DESIGN: graphic design and art— Michael Doret, Hollywood, Calif.; art director— Antonio Alcala, Alexandria, Va., and Richard Sheaff, Scottsdale, Ariz.; modeler— Joseph Sheeran.
PRINTING: process— offset; printer and processor— Ashton Potter USA Ltd., Williamsville, N.Y.; press— Mueller Martini A76; inks— cyan, magenta, yellow, black; paper— nonphosphored, type III, block tagging; gum— self-adhesive; issue quantity— 400 million stamps; format— double-sided pane of 20 with four designs, from 160-subject cylinders; size—0.73 inches by 0.84 inches (image); 0.87 inches by 0.98 inches (overall), 5.52 inches by 1.96 inches (booklet size); 22.46 inches by 3.92 inches (press sheet); plate numbers— “P” followed by four single digits; marginal markings— header “Summer Harvest,” “20 First-class Forever Stamps,” bar code (cover), “©2014 USPS,” plate numbers (peel strip area), USPS logo, promotional text; USPS item No.— 690000.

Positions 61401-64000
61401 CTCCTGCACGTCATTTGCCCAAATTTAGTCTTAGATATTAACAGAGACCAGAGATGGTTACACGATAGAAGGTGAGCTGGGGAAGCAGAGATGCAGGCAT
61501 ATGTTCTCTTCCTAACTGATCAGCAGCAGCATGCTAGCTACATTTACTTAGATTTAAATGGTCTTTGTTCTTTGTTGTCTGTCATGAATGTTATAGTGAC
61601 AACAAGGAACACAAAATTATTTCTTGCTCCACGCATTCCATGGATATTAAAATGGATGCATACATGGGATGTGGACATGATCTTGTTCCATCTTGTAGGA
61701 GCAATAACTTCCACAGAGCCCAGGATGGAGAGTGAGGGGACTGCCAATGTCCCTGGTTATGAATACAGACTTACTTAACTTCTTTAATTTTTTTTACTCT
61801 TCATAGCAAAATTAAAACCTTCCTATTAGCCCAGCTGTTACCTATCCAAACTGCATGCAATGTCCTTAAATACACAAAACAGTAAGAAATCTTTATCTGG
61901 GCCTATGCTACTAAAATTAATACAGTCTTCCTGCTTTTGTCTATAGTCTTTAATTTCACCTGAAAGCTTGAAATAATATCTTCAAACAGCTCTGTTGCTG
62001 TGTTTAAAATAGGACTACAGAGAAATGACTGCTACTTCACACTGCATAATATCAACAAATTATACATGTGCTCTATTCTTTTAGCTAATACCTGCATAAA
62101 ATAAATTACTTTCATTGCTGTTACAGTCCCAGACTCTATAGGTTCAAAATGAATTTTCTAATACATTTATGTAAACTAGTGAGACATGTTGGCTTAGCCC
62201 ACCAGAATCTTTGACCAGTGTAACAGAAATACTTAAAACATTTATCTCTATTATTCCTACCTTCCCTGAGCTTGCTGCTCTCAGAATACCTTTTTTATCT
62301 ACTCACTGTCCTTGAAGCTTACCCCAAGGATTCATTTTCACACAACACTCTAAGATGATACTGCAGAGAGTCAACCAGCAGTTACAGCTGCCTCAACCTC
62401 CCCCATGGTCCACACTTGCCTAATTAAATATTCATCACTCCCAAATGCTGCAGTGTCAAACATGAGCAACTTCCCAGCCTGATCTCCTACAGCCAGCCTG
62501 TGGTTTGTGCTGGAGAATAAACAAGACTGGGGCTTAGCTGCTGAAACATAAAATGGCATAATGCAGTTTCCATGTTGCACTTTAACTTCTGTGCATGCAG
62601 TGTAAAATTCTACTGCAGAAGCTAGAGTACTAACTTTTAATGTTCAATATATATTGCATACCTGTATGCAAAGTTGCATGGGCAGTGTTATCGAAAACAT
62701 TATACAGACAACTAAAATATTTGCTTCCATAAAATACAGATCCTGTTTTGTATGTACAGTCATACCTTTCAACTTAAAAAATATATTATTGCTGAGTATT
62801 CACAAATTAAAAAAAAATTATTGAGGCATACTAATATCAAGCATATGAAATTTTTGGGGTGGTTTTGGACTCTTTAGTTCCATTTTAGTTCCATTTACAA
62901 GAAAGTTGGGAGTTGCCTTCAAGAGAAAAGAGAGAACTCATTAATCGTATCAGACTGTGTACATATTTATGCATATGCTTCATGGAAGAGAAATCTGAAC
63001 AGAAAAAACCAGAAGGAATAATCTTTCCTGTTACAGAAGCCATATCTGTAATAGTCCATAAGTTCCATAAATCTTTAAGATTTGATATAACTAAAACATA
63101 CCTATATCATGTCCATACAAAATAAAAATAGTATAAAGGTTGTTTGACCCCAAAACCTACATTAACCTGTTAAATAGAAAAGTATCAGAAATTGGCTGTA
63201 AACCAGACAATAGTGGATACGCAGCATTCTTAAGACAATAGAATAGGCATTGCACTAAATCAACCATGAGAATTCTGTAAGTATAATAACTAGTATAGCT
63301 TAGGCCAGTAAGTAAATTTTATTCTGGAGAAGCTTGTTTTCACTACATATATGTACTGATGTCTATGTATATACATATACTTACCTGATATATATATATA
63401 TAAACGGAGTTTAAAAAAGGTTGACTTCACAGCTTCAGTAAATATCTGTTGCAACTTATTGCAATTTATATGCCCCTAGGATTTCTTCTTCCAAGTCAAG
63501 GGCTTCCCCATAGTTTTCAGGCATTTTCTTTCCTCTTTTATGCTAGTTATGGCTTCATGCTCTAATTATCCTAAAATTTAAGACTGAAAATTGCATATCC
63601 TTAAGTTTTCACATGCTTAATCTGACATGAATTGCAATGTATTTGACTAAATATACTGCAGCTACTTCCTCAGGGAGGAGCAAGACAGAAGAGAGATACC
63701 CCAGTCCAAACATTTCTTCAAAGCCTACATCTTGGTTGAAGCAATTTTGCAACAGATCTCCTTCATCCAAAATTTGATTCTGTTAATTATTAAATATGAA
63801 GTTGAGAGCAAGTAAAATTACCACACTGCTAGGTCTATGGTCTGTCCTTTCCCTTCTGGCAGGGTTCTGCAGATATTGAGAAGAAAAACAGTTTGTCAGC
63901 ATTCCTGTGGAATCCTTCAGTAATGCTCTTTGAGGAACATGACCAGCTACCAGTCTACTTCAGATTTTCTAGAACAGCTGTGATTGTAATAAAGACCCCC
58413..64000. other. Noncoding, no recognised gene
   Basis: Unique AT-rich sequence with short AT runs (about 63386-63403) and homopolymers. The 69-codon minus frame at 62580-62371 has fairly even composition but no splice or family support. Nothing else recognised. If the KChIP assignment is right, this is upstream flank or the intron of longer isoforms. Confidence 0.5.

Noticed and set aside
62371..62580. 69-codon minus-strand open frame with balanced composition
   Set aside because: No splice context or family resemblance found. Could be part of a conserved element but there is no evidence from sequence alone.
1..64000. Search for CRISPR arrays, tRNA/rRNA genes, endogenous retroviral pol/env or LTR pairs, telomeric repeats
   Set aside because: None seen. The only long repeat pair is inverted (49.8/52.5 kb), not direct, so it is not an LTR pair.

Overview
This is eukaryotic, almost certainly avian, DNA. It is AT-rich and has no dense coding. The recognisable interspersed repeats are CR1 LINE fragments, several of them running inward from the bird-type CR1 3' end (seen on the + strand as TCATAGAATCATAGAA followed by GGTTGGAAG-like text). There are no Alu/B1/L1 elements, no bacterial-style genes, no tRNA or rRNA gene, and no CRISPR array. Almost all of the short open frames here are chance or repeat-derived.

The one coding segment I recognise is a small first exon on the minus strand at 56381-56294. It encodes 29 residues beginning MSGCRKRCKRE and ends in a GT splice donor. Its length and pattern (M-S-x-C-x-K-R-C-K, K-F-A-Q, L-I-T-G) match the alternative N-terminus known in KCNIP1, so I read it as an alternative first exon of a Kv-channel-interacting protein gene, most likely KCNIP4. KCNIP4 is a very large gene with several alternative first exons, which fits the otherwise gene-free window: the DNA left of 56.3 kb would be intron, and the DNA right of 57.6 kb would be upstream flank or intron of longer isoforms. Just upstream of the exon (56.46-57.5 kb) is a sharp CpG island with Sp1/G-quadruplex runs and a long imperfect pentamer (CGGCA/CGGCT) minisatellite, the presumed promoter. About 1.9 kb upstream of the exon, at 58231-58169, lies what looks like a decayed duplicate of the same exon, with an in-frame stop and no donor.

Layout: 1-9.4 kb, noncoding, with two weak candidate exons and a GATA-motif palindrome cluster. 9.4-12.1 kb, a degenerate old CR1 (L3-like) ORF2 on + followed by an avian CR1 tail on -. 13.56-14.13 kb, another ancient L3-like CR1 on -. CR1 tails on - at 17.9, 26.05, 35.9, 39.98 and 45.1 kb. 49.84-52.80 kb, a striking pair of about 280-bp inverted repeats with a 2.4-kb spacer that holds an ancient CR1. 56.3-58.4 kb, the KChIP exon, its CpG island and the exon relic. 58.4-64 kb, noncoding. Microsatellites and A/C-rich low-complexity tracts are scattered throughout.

First-day cancel ordering information
Standard ordering instructions apply. Collectors requesting first-day cancels are encouraged to purchase their own stamps and affix them to envelopes. The first-day cover envelopes should be addressed for return (a removable label may be used), and mailed in a larger envelope addressed to Summer Harvest Stamps, Customer Relations Coordinator, 2000 Royal Oaks Drive, Sacramento, CA 95813-9998. Requests for first-day cancels must be postmarked by Sept. 9.
The Postal Service’s uncacheted first-day cover set of four for the Summer Harvest stamps is item No. 690016 at $3.72. USPS order numbers for stamps and FDCs also appear in Linn’s 2015 U.S. Stamp Program.